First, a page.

August 19th 2010. Found what appears to be well marked 'spotted sulphur' on a vine in Milford on sea garden, Hants. Tried to send photo but this rejected - your email address not same as website? The moth is very dramitic black and white. ?newly hatched - lots of bindweed in this garden!
Found UKmoths very user friendly. AEA.
Russell Jordan - 18 August 2010
We are including an item on moths in this Friday's edition of \"Gardeners' World\" (20th August 2010) and wanted to add a link to your website from our 'factsheet' page. For this to happen I just need to check that you are a non-commercial operation?
I look forward to hearing back from you,
Bridget Opie - 17 August 2010
A wonderful resource, especially for a moth novice, like myself! I love the opportunity provided on this site to search for information about moths in different ways. I am using the keyword facility quite a lot at the moment. Thank you!
Paul Lowe - 16 August 2010
On 14th August 2010 while visiting my daughter's 6th floor flat in Greenwich SE3 I was very excited to find numerous Jersey Tiger Moths around the blooming clematis and sweet peas on her balcony. Many thanks for your website which enabled me to identify them.
Chrissi - 16 August 2010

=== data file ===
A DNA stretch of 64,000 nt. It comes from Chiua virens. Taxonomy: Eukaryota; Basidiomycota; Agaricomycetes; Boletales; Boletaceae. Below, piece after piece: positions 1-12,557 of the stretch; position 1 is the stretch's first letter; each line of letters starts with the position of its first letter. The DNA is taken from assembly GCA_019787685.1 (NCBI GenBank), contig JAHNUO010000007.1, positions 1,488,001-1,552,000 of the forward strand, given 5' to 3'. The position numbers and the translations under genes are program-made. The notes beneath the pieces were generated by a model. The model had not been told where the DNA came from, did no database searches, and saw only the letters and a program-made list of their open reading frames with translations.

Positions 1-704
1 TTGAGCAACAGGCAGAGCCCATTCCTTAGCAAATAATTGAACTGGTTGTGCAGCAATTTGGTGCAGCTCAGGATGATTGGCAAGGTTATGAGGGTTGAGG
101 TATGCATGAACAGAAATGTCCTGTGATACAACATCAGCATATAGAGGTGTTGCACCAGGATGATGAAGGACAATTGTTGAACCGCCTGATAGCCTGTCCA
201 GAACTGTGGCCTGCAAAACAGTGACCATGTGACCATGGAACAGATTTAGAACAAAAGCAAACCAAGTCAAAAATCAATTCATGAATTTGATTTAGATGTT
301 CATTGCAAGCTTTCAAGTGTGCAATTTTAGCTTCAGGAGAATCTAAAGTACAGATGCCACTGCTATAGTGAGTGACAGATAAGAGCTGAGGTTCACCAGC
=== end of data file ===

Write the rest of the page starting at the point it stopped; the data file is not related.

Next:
I love your site, and am living in the Sutton,Surrey area when shopping I photographed a lovely specimen of a Jersey Tiger in Wallington resting on a shop window, unfortunately this is on my mobile which means if you would like it I would have to text it to you, we have an allotment on the site of an old dairy farm which is very rich in both butterflies and moths especially the micro-moths and it was nice to attempt to identify some of them we have at the last count 11 different species of butterflies and are also visited by either 5 or 6 spot burnets too, this could be because we have a fairly uncultivated strip beside us, and the back plot from us has been uncultivated this last year too, I grow some pot marigolds in my part of the plot with holy basil, and some mint (which escaped), and we have clumps of ice plant (sedum)in the front and back of the plot,as well ason my area, with a few rescue plants (which I can't all identify) as well as phlox, and at the front of our plot we have a buddleia which all probably serves to attract them as well as the holly which grows beside us surrounded by naturalised rasperry and loganberry brambles I am establishing a small wildlife area as we had two water-baths which were colonised by newts and other amphibians so where they are is a work-in progress I planted iceplants there to attract pollinators as it's behind where we planted fruit trees and I have started a rockery for sunbathing on too, my flowerbeds are bordered with old tree cuttings so provide sunning places too, at the moment though the mint is the most popular plant as it's still flowering I intend to plant more scented plants and probably keep the evening primrose which grows here like a weed, but plant some of it into the wildlife area to spread the feeding areas for the night flyers, hopefully not attracting those which will eat our fruitas we don't use pesticides and I don't like the idea of killing anything. Any ideas on discouraging fruit eaters are welcome though I don't mind but biting into someone elses young Yuk, and not too good for the young either